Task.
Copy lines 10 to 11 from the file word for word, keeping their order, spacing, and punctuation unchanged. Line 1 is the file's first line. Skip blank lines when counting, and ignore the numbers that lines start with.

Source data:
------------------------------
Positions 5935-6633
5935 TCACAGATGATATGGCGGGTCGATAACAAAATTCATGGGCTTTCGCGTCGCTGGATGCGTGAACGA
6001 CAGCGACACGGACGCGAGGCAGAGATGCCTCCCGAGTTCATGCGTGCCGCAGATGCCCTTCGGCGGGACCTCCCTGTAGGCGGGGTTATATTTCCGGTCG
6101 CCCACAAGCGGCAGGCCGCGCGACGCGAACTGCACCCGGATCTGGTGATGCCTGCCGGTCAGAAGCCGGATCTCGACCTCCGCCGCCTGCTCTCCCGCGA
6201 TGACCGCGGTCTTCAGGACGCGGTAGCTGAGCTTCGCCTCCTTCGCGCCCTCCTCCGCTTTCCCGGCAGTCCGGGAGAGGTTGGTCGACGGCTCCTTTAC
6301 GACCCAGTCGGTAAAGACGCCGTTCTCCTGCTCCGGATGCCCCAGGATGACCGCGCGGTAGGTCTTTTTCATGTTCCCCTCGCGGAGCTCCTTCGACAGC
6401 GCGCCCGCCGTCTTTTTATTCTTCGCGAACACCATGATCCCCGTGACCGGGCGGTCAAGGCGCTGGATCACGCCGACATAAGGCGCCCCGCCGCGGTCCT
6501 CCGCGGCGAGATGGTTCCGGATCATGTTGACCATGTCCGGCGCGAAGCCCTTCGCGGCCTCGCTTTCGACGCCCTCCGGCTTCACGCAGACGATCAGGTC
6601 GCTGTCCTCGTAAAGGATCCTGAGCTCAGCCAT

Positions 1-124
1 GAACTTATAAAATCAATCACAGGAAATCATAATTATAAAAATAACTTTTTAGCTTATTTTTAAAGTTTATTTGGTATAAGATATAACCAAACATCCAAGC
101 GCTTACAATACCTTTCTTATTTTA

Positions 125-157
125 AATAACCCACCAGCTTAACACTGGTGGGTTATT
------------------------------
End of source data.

Positions 1-124
1 GAACTTATAAAATCAATCACAGGAAATCATAATTATAAAAATAACTTTTTAGCTTATTTTTAAAGTTTATTTGGTATAAGATATAACCAAACATCCAAGC